Originally released in 1997, Angels Fall First was the debut release from Finland’s Nightwish. The album came at a time when European artists were radically changing the heavy metal landscape. Bands like Stratovarius and Conception were redefining the idea of progressive metal, the Gothenburg scene revolutionized the death metal genre, and bands like Blind Guardian and Rhapsody were changing the face of power metal. In this same manner Nightwish came along and essentially offered up an entirely new kind of heavy metal.
Keyboardist/songwriter Tuomas Holopainen merged elements of traditional heavy metal with orchestral arrangements (initially via keyboard and later with an actual orchestra), and operatic female vocals courtesy of classically-trained Tarja Turunin. The result was an album that was classy and melodic yet still retained a measure of the aggression and power that is so characteristic of heavy metal. Tarja’s powerful and emotional vocal performance is what immediately stands out, though the symphonic elements and captivating songwriting reinforce the music’s overall presence.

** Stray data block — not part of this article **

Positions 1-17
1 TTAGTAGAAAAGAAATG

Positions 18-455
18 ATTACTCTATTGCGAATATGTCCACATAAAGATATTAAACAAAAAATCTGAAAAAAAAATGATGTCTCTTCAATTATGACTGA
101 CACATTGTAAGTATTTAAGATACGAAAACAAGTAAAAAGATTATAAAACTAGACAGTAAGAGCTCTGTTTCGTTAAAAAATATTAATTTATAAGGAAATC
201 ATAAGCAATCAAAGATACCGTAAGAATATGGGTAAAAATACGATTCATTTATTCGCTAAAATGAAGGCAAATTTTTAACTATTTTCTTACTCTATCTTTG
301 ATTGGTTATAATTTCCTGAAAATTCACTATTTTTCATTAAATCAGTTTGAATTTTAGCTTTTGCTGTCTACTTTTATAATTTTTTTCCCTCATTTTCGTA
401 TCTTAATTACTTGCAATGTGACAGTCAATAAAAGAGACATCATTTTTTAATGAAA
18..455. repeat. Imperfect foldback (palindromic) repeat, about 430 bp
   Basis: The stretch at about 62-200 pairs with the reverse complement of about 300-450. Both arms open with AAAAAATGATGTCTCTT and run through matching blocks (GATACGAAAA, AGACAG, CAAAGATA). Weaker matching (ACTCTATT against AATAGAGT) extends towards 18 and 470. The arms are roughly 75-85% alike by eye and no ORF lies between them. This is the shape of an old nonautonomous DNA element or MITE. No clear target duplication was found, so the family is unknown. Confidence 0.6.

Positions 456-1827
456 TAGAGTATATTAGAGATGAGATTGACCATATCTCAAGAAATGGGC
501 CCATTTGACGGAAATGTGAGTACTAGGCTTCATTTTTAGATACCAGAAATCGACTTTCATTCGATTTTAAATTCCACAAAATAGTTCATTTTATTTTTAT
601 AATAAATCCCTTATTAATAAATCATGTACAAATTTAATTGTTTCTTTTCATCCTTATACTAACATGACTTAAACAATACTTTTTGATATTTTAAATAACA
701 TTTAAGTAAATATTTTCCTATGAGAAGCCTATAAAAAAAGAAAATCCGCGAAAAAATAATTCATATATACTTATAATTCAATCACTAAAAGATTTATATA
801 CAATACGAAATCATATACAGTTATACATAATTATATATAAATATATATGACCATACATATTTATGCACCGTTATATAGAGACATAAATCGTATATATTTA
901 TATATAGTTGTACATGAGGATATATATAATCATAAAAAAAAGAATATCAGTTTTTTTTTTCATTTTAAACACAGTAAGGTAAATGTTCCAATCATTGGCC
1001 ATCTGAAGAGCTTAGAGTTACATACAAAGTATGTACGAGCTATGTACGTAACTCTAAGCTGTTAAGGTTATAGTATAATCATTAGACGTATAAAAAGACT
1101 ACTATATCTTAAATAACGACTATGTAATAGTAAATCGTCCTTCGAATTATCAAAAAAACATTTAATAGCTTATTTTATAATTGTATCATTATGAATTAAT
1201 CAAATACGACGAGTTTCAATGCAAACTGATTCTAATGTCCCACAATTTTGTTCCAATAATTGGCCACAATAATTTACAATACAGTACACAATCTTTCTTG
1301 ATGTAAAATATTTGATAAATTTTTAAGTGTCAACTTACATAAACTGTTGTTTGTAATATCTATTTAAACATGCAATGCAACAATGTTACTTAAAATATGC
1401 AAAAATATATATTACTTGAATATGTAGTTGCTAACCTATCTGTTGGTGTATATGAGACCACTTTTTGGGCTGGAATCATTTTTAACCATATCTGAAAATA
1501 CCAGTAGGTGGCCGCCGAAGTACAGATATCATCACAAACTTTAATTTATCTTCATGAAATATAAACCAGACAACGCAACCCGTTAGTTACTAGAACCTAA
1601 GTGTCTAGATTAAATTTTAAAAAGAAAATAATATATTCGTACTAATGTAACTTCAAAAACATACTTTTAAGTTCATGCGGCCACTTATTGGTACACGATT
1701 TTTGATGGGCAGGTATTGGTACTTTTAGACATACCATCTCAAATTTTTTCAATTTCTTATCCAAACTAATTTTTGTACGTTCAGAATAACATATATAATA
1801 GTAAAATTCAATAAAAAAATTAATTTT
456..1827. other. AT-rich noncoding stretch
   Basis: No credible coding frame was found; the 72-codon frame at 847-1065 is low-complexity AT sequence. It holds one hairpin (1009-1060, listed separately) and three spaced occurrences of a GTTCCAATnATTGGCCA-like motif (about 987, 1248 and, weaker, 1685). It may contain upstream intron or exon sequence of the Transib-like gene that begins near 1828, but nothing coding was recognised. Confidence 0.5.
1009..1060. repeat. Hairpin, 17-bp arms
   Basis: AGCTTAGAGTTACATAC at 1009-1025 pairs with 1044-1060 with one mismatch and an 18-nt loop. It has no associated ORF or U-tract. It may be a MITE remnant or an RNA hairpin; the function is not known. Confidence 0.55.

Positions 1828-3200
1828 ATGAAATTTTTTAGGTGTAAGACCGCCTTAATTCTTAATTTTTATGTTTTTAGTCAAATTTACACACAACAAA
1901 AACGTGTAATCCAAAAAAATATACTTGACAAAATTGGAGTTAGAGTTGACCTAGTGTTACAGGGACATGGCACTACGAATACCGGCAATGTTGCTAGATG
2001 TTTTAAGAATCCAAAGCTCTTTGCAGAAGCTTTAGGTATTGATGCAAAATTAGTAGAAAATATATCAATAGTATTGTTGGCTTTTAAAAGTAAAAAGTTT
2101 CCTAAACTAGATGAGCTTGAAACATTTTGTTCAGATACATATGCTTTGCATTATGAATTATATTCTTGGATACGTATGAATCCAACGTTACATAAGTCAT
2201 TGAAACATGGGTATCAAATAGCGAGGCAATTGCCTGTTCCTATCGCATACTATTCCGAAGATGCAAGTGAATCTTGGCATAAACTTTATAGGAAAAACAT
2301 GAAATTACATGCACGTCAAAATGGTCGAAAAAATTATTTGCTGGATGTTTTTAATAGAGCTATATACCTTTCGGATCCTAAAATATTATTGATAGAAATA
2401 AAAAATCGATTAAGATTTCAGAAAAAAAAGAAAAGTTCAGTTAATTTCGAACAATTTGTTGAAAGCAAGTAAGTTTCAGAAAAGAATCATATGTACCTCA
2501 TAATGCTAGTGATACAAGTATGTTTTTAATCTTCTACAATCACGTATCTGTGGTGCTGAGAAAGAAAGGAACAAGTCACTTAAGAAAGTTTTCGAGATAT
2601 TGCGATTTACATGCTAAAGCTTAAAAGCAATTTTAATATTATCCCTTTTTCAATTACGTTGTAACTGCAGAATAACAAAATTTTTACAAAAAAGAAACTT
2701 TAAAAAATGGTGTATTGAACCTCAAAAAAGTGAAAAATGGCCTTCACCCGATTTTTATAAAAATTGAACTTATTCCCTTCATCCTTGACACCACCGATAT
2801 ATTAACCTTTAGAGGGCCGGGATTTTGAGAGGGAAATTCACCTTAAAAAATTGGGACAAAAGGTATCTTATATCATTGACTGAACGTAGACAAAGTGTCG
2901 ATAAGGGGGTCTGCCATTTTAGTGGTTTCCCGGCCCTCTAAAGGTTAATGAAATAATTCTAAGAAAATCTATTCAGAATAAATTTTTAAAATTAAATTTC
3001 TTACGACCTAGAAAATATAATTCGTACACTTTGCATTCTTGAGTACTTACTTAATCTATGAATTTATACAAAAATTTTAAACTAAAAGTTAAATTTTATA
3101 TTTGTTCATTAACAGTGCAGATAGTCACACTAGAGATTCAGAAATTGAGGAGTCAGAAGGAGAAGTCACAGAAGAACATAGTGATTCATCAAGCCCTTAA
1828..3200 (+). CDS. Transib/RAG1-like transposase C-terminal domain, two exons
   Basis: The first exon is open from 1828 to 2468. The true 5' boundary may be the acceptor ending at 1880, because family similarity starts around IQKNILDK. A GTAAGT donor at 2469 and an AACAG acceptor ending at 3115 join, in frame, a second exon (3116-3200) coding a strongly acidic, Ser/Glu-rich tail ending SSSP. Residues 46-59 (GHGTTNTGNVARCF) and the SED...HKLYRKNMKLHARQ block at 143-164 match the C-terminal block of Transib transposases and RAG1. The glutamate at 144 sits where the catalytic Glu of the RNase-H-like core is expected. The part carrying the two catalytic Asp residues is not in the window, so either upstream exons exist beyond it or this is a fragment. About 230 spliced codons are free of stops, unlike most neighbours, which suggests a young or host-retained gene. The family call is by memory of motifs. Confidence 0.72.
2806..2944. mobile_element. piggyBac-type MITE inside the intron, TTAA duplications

Today, symphonic metal bands with female vocalists are literally a dime a dozen, but the whole scene started with this album. Overall, Angels Fall First is probably the weakest of the “Tarja Era” Nightwish albums, but it’s better than most of its imitators and will always stand out as a milestone for the genre. The fact that Nightwish would continue to improve significantly with each release that followed shows just how incredible this band was in their prime.
NOTE: The 2008 reissue of Angels Fall First features digitally remastered sound, expanded liner notes, and a handful of bonus tracks. The bonus tracks are Return to the Sea (originally from an import version of Angels Fall First) and demo versions of Nightwish, Forever Moments, and Etiainen. Another key difference between this reissue and the original version of Angels Fall First is that each part of the epic song Lappi (Lapland) is broken down here as a separate track. Between the improved sound, bonus tracks, and the new info and band photos, I didn’t think twice about replacing my old copy of Angels Fall First with this classy reissue.